An abundance of research highlights the value of relationships between pets and humans. The generation most likely to benefit from animal companionship, according to findings published in the European Journal of Medical Research? Older adults. Let’s take a closer look at why seniors and pets are a perfect fit, along with tips for helping your aging loved one choose the right pet.
The Benefits of Pet Ownership for Older Adults
The advantages of owning a pet go on and on for seniors. For starters, there’s the emotional support they offer. Older adults who interact with pets are not only less lonely because they enjoy the companionship of their four-legged friends, but they also have enhanced social relationships with others due to the common interest of pet ownership. Research even shows that the comfort provided by pets triggers production of the “feel good” hormone serotonin and reduced levels of stress-inducing cortisol!
But the perks of having a pet don’t end with the emotional benefits. Older adults who own pets also benefit from having a daily routine, which not only adds structure to their lives, but also regular exercise. Animals are also known for their calming effect as evidenced by lower blood pressure and slower pulse rates among humans who spend time in their presence.
And then there’s the fact that in gaining the greater sense of purpose that comes from caring for something else, senior pet owners are also more likely to take better care of themselves.
Finding the Right Pet
Many different kinds of pets are suitable for seniors. Dogs are wonderful companions, but require more care and activity than many other types of pets. Seniors who prefer dogs but have physical or living condition limitations, might consider choosing breeds which requires less exercise and/or older dogs. Dogs can also be more expensive than many other pets, so make sure your aging loved one’s budget can support the additional expense.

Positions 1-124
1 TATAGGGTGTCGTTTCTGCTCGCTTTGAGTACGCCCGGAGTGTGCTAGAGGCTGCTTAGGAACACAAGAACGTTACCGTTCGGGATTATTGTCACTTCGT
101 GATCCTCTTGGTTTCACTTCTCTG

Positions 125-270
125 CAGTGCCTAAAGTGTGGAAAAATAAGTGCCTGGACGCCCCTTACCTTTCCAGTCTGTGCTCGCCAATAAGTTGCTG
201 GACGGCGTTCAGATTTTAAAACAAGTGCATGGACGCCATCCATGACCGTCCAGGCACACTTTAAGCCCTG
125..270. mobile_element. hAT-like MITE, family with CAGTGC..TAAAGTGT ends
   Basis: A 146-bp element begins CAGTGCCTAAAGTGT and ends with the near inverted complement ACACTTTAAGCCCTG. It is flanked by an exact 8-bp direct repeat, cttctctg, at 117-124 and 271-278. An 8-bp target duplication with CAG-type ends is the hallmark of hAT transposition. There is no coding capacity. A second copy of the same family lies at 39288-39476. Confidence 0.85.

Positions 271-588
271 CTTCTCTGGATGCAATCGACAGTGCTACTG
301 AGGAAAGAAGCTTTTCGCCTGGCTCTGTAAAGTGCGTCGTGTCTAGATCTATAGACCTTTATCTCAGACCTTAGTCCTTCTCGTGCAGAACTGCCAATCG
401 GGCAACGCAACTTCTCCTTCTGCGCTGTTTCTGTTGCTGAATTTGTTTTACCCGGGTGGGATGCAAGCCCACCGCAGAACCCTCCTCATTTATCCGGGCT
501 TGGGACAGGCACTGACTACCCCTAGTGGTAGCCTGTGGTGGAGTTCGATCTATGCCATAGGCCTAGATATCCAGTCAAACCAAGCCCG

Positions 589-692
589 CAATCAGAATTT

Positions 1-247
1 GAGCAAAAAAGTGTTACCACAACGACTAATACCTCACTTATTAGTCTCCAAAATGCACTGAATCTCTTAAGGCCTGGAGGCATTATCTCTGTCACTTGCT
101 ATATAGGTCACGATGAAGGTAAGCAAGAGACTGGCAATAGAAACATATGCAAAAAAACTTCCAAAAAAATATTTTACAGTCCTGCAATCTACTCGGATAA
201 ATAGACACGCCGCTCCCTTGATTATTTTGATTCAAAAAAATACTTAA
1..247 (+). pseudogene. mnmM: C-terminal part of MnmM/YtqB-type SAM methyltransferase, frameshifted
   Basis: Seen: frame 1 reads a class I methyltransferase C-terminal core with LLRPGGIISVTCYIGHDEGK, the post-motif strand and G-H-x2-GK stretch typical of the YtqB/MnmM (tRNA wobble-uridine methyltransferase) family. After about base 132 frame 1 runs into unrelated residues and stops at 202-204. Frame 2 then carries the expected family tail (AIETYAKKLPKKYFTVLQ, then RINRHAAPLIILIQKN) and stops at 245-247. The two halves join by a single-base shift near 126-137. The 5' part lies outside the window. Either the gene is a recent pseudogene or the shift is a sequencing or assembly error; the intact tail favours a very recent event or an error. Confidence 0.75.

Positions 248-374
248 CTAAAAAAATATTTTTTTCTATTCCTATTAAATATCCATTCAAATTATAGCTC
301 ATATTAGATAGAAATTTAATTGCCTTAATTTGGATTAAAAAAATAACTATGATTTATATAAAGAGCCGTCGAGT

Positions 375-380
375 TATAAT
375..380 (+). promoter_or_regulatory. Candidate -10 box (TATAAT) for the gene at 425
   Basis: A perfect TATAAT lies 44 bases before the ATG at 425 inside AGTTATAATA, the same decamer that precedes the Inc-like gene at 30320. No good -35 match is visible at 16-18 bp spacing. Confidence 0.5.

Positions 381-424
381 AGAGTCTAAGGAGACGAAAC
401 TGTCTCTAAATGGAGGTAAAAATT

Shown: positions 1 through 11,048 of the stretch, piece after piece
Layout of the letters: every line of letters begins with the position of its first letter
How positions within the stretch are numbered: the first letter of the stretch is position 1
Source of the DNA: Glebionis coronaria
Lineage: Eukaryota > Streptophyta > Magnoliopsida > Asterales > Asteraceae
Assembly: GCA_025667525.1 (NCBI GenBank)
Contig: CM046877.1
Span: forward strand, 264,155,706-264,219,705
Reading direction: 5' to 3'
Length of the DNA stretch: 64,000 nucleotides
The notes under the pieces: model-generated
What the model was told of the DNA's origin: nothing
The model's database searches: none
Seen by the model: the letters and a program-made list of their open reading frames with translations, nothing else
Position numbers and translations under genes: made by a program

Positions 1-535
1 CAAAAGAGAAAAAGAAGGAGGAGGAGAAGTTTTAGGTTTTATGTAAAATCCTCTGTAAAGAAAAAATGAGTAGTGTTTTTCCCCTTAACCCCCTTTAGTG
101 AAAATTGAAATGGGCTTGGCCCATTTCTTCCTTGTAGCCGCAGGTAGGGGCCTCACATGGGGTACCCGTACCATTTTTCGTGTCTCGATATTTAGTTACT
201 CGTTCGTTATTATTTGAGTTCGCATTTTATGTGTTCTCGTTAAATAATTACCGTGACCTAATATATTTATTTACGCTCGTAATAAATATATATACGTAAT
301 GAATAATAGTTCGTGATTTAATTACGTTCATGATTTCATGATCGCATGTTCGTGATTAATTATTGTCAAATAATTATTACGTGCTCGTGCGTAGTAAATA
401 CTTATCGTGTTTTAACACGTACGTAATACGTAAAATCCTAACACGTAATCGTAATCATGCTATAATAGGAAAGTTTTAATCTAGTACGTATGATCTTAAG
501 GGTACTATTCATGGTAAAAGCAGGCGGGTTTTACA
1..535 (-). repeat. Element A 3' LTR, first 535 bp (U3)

Whether your aging loved one isn’t a “dog person” or simply isn’t up to the challenge of caring for a dog, cats are a low-maintenance alternative. Although they’re more independent than dogs, many also offer the same benefits -- including cuddling and companionship.
While dogs and cats may be the most common choices, birds, rabbits, and even fish all offer their own advantages depending on a senior’s unique needs. Not only do they take up less room, but they’re less expensive and require less dedicated care than their canine and feline alternatives.
Human-animal relationships are mutually beneficial -- particularly when it comes to seniors and pets.
There are many scientifically proven emotional and physical advantages to senior pet ownership.
While dogs and cats make terrific pets for many seniors, there are other options as well, such as fish, birds, rabbits, ferrets and even rats.
Wondering which type of pet is best for your aging loved one? Due diligence is the key to choosing well.
About Marissa Salvesen
My journey into the world of senior living began when I started working for United Methodist Homes in 2010. Starting as an Activities Director at one of our-winning assisted and independent living communities and then transitioning to Marketing and Promotions Manager for UMH, I now work as the Manager of Mission Development, fostering the Mission and Values of our organization. I love sharing stories about the many ways we build meaningful relationships and enrich the lives of those we serve, and am proud to be part of building UMH’s 140-year legacy of caring. Wondering what makes our communities such special places to live and work? Connect with me and find out!
Connect with Marissa Salvesen
Our Blog is a 2016 Platinum Generations Award Winner! The Generations Award is an annual international competition for excellence in senior marketing recognizing professionals who have communicated to the 50+ Mature Markets.